274. “Can you borrow me a dollar?”

The episode:Money Talks,” the first of two shorts before “The Beast of Yucca Flats,” ep. 621

The riff: Asked by Mike as the spirit (more like the shadow) of Benjamin Franklin appears and says “William? William, my boy…

The explanation: In the upper Midwest, the phrase “borrow” as a different colloquial meaning for whatever reason, being used in situations where the rest of the country would say “lend.” I’m not sure why it’s centered around this area, but it stands to reason that all of the lakes in Minneapolis have a way of making their nearby residents deranged in the ways of the English language.

Novelty factor: I’m not even sure why I know this, but I did. I know I’ve heard it before, but I’m not really sure where. I’m sure it would be confusing to someone outside the Midwest, though.

256. “Woah, he’s got the zactlies big time.”

The episode:Commando Cody pt. 9” (FINALLY THE LAST ONE), the short in front of “Robot Holocaust,” ep. 110

The riff: Said in astonishment by Crow as one of the sky pilots leans in on Commando Cody.

The explanation: It would seem that the phrase “zactly” or “zactlies” is a reference to an old joke about “zactly breath.” Basically, it describes someone with breath so bad, it smells “zactly” like their anus. Likewise, “zactly disease” would be the debilitating condition of having “yo face look zactly like yo ass.” I think we can all agree that these are dread diseases that would condemn the sufferer to a lifetime alone.

Novelty factor: Definitely no idea. I like how with one riff, these guys are discussing advanced scientific theory, and with the next they’re joking that someone’s breath smells like butts. BUTTS I SAY.

I wouldn't advertise that I suffered from the condition, but to each his own.

I wouldn’t advertise that I suffered from the condition, but to each his own.

144. “…um, Good Buddy.”

The episode:The Puma Man,” ep. 903

The riff:¬†Added by Mike to the end of a car-driver’s sentence as he talks to other thugs over a dash-mounted radio.

The explanation: “Good buddy” was apparently a staple term of 1970s CB radio enthusiasts, particularly truck drivers, who evolved the CB slang into its own little anti-language. In CB parlance, “good buddy” was something one would call a fellow CB user who you were friends with over the air. Interestingly, from what I read the term eventually fell out of favor, and now “good neighbor” is more common. In fact, it sounds as if “good buddy” took on a secondary meaning, a somewhat derogatory one applying it to gay truckers looking for other interested men.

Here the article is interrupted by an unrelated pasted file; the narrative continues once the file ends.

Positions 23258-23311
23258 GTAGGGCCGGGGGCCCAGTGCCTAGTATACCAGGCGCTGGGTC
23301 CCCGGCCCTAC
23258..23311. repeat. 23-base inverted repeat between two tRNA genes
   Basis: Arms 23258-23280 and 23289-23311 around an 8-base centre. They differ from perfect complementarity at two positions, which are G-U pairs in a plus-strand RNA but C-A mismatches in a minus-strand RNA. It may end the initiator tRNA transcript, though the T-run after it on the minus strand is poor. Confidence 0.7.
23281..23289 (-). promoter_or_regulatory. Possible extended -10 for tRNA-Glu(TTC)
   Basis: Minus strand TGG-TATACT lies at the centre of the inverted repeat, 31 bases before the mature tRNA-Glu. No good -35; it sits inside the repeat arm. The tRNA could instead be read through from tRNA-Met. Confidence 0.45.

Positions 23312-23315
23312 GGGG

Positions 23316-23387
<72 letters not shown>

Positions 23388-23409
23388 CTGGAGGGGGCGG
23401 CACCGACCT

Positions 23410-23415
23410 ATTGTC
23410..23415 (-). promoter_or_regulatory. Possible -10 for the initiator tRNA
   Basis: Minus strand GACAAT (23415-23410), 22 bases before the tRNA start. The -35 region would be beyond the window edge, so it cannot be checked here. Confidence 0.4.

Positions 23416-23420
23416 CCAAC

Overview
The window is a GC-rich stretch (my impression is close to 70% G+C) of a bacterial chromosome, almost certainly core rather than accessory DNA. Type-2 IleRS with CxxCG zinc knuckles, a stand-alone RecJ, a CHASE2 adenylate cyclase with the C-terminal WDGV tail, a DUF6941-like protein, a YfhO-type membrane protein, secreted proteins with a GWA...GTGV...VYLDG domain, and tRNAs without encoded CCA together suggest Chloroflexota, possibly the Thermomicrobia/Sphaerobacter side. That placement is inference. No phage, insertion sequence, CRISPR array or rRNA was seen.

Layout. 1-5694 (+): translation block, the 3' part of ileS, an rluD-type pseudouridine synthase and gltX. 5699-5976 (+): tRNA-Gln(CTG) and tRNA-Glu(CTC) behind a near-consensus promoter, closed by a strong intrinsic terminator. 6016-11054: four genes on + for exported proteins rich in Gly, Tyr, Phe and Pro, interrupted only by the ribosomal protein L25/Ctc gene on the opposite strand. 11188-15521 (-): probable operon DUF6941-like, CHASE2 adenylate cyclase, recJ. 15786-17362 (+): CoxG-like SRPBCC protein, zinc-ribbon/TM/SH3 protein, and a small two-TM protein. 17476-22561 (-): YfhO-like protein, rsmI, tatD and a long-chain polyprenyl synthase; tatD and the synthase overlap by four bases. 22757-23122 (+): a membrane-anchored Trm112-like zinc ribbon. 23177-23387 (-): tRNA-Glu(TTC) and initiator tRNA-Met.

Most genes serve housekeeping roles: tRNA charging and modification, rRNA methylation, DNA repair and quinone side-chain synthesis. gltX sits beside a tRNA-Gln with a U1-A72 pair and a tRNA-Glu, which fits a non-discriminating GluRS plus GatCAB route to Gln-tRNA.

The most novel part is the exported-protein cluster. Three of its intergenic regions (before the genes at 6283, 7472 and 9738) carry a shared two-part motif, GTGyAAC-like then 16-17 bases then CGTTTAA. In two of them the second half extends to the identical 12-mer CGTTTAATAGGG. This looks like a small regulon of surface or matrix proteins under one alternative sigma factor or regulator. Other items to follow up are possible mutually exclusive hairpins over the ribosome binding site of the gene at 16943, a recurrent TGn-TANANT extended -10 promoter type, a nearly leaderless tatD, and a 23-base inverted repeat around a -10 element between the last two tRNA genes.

Novelty factor: I have always been amused by trucker lingo, especially “I’ll catch you on the big bounce-around,” whatever that means. Never heard this, though.

NOTE: Don’t watch this video if you are easily offended by idiots. I believe it sums up the average user of this terminology in 2013, though. Can you believe this has only 1 view? What a crime.

62. “Claude Balls, ladies and gentlemen. Claude Balls.”

The episode:Hercules,” ep. 502 (Steve Reeves is the episode’s resident Herc, if you were wondering.)

The riff: Cheekily said by Tom as a villain is mauled by a savage lion.

The explanation: I have to admit, I didn’t get this one right away, perhaps because I was expecting something really obscure. As it turns out, they’re instead making a very juvenile joke indeed! “Claude” sounds a lot like “clawed”…Tom is saying the dude’s balls got clawed. Hardee har har. Apparently this is an old schoolyard joke as suggested by this Urban Dictionary entry. Claude Balls: author of “The Tiger’s Revenge.” Get it?! Joel’s disgust at the joke confirms its dirtiness–Joel was always too high-minded for that sort of thing.

Novelty factor: I definitely have not heard this joke before, and I’m surprised that it has over 100 upvotes in Urban Dictionary. It must be common parlance¬†somewhere. Anybody know? Unbelievably, the reference even made it into this Adult Swim show, Eagleheart. Oh, Chris Elliot. I’m glad you’ve got something to do, even if it is this show.